Thursday, January 20, 2005

Another Enneagram Post

All right...I swear...after this I'll do my Spinoza reading. *sigh*

I figured tonight I'd write about Fours, since 1) I'm a position to know more about them than any other type (naturally) and 2) self-analysis is one of the facet's of a Four's behavior, healthy or unhealthy.
Although the fear of flaws or imperfections in one's emotional health is a big fear for a Four, one that goes unnoticed is the fear of not leaving a mark on the world. A Four feels that his identity needs to leave an impact to be "important" and "worth something"; therefore he will go to great lengths to put a stamp on his environment. Sometimes it can be scary for a Four to consider that maybe his life will not ever be discussed and praised by others; that his works and ideas will never be put forth by some professor in university classroom in the distant future; that others will never look at him with the same clarity and intensity that he looks at himself.
The things you will often hear a Four say:

"Not many people understand me. It's just because I'm different."
"I'm one of a kind."
"___ is one of the things that makes me unique."

The hardest thing for a Four to accept is that there are some six billion other people who are one of a kind as well. The paradox of humanity is akin to snowflakes; even if no two flakes are the same, they're still pieces of snow. We all strive for the Nine Needs:


We just approach them in different ways. Fours would measure their success by how in tune they feel with themselves; Eights would measure their success by how in control they feel at any given time. Conversely, since the prime struggle for a Three is sucess and admiration, they will measure their identity based on how successful they feel.
Rather than drone on and become verbose and pedantic, I think I'm going to finish with a few relevant quotes from, of all creatures, Yoda. Take them for what they're worth; I happen to love the guy.
(NOTE: For contiguity's sake, I may replace some words with more relavent words, such as "identity" for "Force.")

"You will never find Identity until you overcome your fear of truth. Truth and Identity are one. This will take a great deal of practice, patience and faith. Clear the way for Identity. It will soon become a trusted ally to you again. "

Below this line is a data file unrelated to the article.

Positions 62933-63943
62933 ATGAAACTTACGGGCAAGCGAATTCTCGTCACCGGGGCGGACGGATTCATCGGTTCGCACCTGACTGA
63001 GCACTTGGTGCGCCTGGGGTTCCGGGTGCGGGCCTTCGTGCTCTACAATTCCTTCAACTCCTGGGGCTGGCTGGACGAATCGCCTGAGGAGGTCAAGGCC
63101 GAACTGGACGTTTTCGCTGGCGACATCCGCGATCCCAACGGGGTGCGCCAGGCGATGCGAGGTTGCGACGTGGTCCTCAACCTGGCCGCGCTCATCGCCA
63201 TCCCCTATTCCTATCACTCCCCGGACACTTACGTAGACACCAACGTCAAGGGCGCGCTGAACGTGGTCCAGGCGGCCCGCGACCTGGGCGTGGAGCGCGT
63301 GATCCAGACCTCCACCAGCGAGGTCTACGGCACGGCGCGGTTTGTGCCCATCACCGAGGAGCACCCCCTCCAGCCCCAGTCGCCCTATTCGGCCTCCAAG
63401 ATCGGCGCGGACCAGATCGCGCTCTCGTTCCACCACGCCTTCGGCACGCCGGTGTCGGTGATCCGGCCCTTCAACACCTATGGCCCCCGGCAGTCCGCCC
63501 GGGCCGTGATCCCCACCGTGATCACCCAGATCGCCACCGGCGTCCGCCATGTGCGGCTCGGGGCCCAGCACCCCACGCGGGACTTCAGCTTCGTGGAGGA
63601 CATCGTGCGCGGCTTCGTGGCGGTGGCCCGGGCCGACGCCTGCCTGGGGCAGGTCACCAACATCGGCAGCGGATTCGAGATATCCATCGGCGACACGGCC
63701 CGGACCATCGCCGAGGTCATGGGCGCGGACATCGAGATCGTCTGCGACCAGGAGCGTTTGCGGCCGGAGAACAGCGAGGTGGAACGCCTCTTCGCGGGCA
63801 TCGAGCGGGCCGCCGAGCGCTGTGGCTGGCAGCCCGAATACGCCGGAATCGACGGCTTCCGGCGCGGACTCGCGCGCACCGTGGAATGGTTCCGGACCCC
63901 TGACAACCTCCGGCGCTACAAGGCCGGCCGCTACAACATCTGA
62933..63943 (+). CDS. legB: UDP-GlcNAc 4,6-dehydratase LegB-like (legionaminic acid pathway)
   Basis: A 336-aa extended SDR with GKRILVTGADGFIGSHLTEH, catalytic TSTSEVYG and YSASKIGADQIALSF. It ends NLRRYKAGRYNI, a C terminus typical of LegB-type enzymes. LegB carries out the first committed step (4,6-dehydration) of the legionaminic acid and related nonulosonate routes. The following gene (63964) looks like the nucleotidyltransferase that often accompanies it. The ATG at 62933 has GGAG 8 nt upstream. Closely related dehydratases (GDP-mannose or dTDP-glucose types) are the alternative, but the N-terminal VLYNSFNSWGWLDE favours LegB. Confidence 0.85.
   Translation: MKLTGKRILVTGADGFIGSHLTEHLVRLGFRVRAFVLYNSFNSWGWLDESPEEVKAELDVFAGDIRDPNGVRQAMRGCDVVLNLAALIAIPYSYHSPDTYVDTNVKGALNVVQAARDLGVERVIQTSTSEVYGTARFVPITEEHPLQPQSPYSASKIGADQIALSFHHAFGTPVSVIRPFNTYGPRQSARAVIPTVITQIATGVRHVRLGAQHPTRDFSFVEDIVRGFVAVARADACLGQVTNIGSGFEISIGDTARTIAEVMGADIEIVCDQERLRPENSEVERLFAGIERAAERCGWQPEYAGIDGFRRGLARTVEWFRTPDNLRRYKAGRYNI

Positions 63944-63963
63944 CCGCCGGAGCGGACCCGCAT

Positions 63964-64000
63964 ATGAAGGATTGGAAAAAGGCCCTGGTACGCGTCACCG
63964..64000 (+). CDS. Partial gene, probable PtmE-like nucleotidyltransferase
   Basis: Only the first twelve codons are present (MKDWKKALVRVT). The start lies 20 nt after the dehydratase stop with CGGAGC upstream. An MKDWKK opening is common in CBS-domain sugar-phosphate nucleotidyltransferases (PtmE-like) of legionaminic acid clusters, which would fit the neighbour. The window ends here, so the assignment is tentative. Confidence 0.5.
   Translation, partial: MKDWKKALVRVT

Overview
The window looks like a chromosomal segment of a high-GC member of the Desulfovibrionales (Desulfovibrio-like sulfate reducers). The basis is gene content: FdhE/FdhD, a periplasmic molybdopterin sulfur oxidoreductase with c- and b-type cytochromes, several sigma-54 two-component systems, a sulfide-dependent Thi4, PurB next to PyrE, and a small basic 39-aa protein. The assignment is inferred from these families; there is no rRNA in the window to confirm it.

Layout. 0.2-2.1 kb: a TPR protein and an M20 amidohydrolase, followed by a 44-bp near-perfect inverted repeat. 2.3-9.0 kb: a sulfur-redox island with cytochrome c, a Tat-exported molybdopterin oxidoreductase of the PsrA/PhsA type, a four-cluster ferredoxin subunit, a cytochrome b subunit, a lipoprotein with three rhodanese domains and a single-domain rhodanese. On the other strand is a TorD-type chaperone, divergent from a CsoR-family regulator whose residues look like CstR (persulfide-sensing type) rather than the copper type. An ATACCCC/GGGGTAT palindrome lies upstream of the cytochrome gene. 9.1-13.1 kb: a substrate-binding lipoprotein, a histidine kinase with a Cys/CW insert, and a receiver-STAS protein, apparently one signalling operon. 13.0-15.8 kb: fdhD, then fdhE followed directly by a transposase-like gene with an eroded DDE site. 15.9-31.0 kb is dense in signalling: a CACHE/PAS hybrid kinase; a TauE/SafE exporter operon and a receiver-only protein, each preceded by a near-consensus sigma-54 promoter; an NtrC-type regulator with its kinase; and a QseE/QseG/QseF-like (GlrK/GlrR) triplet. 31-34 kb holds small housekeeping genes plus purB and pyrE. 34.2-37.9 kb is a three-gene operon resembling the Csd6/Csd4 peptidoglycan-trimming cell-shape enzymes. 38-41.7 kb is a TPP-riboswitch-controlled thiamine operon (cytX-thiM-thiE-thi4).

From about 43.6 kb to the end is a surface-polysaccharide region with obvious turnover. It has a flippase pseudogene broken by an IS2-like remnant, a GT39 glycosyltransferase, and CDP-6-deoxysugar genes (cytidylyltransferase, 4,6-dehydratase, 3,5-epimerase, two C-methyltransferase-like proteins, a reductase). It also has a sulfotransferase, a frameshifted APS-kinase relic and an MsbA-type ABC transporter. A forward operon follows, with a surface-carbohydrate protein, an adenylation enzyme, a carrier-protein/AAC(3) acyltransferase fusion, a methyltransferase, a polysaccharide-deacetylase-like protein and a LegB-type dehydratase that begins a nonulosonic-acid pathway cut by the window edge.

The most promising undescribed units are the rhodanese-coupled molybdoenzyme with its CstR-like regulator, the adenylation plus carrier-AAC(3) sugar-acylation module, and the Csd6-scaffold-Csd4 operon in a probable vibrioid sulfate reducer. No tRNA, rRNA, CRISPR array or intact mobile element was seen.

"You have adopted the belief that you are separate [different] from others. You are not. What you do to others affects you more than it affects them. Think of yourself as a single leaf on a great tree. All that you encounter is part of that same being. This is why you must love all that you encounter."
(This also applies to Fives.)

"Your identity is this and cannot be fully described with words. You must feel your identity to understand it."

Note that he did NOT say "You must understand your identity to feel it." Many Fours operate under the assumption that the first task on their list is to understand themselves. This is usually counterproductive. Instead feel, listen, sense, whatever--but let the feelings come without a need to necessarily understand them fully. Enjoy someone's embrace without trying to understand why they like you. Let a friend be angry at you without having to know exactly what made them snap at you. Create without knowing why you felt moved to do so. And if not knowing or not understanding ever distresses you, remember the words from Harold & Kumar:

"The Universe tends to unfold the way it should."


Blogger Dymphna said...

Enough about Fours, Hamlet. Let's hear about Ones, whose perfection shines in the...oops, little spot there on the Perfection. Let me just get a cloth and some spray...


12:16 AM  
Blogger Gryffilion said...

Yeah,I guess I should stick to Spinoza. Now *there's* a guy who knows verbose.

10:52 AM  
Blogger dymphna's double said...

Well, here's S's opposite: Lincoln's second inagural speech.And Lincoln was a Four, by the way.

So there is hope for us all.

2:16 PM  
Blogger Gryffilion said...

I could've SWORN he was a Nine.

2:52 PM  
Blogger Dymphna said...

Lincoln suffered deeply from melancholia. So bad sometimes that he was mute with pain. His son's death only increased his load, not to mention his wife's life-long mental fragility.

There is a new biography out claiming to prove that Lincoln was gay. I think he loved people and they loved him back. Why does everythinnnnng devolve to gender politics? Talk about trivializing a life...


3:40 PM  

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